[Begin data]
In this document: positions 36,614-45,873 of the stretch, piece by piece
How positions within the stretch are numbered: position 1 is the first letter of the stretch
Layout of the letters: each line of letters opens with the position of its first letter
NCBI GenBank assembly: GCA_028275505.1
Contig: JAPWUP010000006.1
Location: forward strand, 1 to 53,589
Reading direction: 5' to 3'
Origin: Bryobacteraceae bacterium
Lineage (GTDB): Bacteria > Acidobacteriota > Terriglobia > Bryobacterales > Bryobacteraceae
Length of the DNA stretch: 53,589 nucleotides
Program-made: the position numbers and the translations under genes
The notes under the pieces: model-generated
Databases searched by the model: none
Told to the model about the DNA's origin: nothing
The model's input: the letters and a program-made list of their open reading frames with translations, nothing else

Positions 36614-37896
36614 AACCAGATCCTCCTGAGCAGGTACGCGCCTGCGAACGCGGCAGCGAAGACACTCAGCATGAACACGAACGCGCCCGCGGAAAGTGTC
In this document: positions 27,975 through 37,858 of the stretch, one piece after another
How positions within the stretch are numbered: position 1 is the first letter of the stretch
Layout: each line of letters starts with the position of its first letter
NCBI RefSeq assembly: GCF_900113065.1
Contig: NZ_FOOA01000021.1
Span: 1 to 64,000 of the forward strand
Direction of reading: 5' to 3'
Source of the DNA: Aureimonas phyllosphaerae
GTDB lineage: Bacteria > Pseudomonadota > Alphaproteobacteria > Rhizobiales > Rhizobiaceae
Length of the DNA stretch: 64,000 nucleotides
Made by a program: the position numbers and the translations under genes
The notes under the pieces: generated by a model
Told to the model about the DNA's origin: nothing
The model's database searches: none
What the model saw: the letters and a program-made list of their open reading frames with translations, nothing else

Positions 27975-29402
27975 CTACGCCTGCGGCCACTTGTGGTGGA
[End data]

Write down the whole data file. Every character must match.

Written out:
In this document: positions 36,614-45,873 of the stretch, piece by piece
How positions within the stretch are numbered: position 1 is the first letter of the stretch
Layout of the letters: each line of letters opens with the position of its first letter
NCBI GenBank assembly: GCA_028275505.1
Contig: JAPWUP010000006.1
Location: forward strand, 1 to 53,589
Reading direction: 5' to 3'
Origin: Bryobacteraceae bacterium
Lineage (GTDB): Bacteria > Acidobacteriota > Terriglobia > Bryobacterales > Bryobacteraceae
Length of the DNA stretch: 53,589 nucleotides
Program-made: the position numbers and the translations under genes
The notes under the pieces: model-generated
Databases searched by the model: none
Told to the model about the DNA's origin: nothing
The model's input: the letters and a program-made list of their open reading frames with translations, nothing else

Positions 36614-37896
36614 AACCAGATCCTCCTGAGCAGGTACGCGCCTGCGAACGCGGCAGCGAAGACACTCAGCATGAACACGAACGCGCCCGCGGAAAGTGTC
In this document: positions 27,975 through 37,858 of the stretch, one piece after another
How positions within the stretch are numbered: position 1 is the first letter of the stretch
Layout: each line of letters starts with the position of its first letter
NCBI RefSeq assembly: GCF_900113065.1
Contig: NZ_FOOA01000021.1
Span: 1 to 64,000 of the forward strand
Direction of reading: 5' to 3'
Source of the DNA: Aureimonas phyllosphaerae
GTDB lineage: Bacteria > Pseudomonadota > Alphaproteobacteria > Rhizobiales > Rhizobiaceae
Length of the DNA stretch: 64,000 nucleotides
Made by a program: the position numbers and the translations under genes
The notes under the pieces: generated by a model
Told to the model about the DNA's origin: nothing
The model's database searches: none
What the model saw: the letters and a program-made list of their open reading frames with translations, nothing else

Positions 27975-29402
27975 CTACGCCTGCGGCCACTTGTGGTGGA